24 May 2022

Criminalising marital rape: Can a rights-based approach change Nigeria’s current position on gender-based violence against married women?

For our masters blog, Onome discusses the human rights-based approach development cooperation in the context of women's bodily autonomy.

Masters student blog series: Ideas and practice in International Development

By Onome Etim

Onome is currently a student on our MPH International Development. Connect with her on LinkedIn: search Onome Etim.


The SDGs, particularly SDG 4, have sparked a myriad of international development discourses on gender-related issues. In particular, the subject of marital rape is one of many issues that are being highlighted. Marital rape is a form of sexual violence that is typically perpetrated by the victim’s spouse. However, for many countries in the global south, such as Nigeria, the subject remains controversial. 

Nigeria is a country in West Africa with a large population of about 211 million people. It is highly patriarchal, implying that religious and cultural norms accentuate the infringement of women’s rights (Ekhator, 2015). This is reflected in several aspects of the law, including the decriminalization of marital rape. The criminal offence of rape is established under 2 major statutes in Nigeria: The Criminal Code Act implemented in Southern Nigeria, and Penal Code implemented in Northern Nigeria. However, both laws do not recognize rape within the institution of marriage.

This begs the question- Is it feasible to approach a law that is deeply entrenched in culture, through a rights-based framework? 

It is imperative to clarify that denying women of their rights to bodily autonomy is a human rights violation. Although Nigeria is one of many countries that have ratified several international human rights treaties, many of these laws are yet to be domesticated. 

A person standing at a podium

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Mohammed Bello Adoke, Attorney General of the Federation and Minister of Justice of Nigeria during the High-Level Segment of the 28th Session at the Human Rights Council (UN Photo / Jean-Marc Ferré, 2015). 

The Human rights-based approach (HRBA) is a development framework that seeks to develop the capacity of the State (duty-bearers) to fulfil their obligations; and empower the citizens (rights-holders) to claim their existing rights. It does this using these key guiding principles: Participation, Accountability, Non-discrimination, Empowerment and Legality.

HRBA seeks to develop the capacity of rights-holders to claim their existing rights through advocacy as a tool for empowering marginalized groups (Broberg & Sano, 2018). This could trigger a culture shift in the minds of Nigerian women, consequently empowering them to speak up against marital rape, and seek redress for infringements on their rights. Likewise, this encourages increased female participation in judicial, political, and human rights matters (Broberg et al., 2018). 

A picture containing tree, person, outdoor, people

Description automatically generatedThe image Sign at the 16 October women's empowerment rally in Nigeria by Africa Renewal (2010) shows a rally to empower Nigerian women to participate in the 2011 Nigerian elections.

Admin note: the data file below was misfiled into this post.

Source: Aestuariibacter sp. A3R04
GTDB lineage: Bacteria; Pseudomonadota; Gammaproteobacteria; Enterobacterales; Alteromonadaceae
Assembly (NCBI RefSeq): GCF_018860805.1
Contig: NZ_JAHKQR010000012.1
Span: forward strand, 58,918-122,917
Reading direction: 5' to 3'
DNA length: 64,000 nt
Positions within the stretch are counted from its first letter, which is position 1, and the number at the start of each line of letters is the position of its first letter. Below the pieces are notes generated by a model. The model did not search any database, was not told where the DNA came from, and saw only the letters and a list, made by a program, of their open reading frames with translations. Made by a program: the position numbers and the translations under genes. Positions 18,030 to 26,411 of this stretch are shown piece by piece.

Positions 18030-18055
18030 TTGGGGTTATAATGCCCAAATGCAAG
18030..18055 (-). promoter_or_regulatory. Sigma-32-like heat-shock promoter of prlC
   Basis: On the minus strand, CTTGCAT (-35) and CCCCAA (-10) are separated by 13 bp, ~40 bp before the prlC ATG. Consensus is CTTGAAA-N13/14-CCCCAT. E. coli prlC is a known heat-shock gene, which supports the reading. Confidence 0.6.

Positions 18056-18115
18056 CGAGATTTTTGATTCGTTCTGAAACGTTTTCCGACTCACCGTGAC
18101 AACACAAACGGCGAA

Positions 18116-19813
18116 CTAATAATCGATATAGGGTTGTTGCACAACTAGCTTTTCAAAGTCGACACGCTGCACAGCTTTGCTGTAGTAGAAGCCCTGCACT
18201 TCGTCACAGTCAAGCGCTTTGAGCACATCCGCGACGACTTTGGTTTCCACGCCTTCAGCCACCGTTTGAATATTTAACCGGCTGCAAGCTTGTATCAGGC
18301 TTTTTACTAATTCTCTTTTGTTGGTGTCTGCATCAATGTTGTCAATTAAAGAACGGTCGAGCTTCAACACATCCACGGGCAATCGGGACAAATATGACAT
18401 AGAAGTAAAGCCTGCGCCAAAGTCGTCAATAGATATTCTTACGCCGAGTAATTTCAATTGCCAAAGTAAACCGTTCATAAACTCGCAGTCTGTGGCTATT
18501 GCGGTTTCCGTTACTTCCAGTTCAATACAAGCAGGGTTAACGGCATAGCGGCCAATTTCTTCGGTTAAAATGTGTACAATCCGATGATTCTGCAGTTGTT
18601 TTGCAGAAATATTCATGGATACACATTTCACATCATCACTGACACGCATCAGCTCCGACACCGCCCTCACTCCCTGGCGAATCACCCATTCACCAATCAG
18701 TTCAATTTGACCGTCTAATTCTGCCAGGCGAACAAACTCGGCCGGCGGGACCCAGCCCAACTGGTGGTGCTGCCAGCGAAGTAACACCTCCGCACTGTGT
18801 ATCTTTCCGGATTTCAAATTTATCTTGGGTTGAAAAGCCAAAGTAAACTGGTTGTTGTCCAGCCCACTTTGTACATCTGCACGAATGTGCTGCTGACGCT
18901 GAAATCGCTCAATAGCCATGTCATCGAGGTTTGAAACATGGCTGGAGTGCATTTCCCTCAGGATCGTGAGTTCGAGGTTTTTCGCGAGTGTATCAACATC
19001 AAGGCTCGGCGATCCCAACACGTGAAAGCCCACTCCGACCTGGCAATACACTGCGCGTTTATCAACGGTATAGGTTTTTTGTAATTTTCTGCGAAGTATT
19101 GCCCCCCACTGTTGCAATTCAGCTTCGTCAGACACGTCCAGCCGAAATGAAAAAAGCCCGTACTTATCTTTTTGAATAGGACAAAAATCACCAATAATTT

Ola & Ajayi (2013) contend that the first step towards the criminalization of marital rape in Nigeria, is by clarifying the values and beliefs of the people. For instance, in Nigeria, men are considered the head of the household, having control of all matters relating to the family including reproductive capacities (Latif & Nasir, 2017). By implication, criminalizing spousal rape contradicts the cultural rights of Nigerian men in this context.

One limitation to the application of HRBA is that it does not take into consideration multi-culturalism and contextualism. Contextual factors such as culture and religion significantly influence the implementation of HRBA in different parts of the world. Although HRBA is an important development framework, it is not applicable in every context (Broberg et al., 2018). 

In conclusion, the indigenous cultures and religions largely shape the belief system in Nigeria. Approaching this culturally backed statute through the lens of an international human rights framework, although feasible, will pose some challenges with regard to achieving contextual change. 


References 

  • Broberg, M. and Sano, H.O. (2018) ‘Strengths and Weaknesses in a Human Rights-based Approach to International Development – An Analysis of a Rights-based Approach to Development Assistance Based on Practical Experiences’, The International Journal of Human Rights, 22(5), pp. 664-680. doi: 10.1080/13642987.2017.1408591 
  • Ekhator, E.O. (2015) ‘Women and the Law in Nigeria: A Reappraisal’, Journal of International Women's Studies, 16(2), pp. 285-296. Available at: http://vc.bridgew.edu/jiws/vol16/iss2/18 (Accessed: 28 October 2021)
  • Latif, A.R. and Nasir, M.A. (2017) ‘Legal Concept of Marital Rape: The Perspectives Within West-African Customary Laws’, South-East Asia Journal of Contemporary Business, Economics and Law, 14(4), pp. 25-35. Available at: http://seajbel.com/wp-content/uploads/2018/01/LAW-61.pdf (Accessed: 17 January 2022) 
  • Ola, T. M. and Ajayi, J. O. (2013) ‘Values Clarifications in Marital Rape: A Nigerian Situation’, European Scientific Journal, 9(35), pp. 291-306. Available at: https://eujournal.org/index.php/esj/article/view/2199 (Accessed: 17 October 2021)

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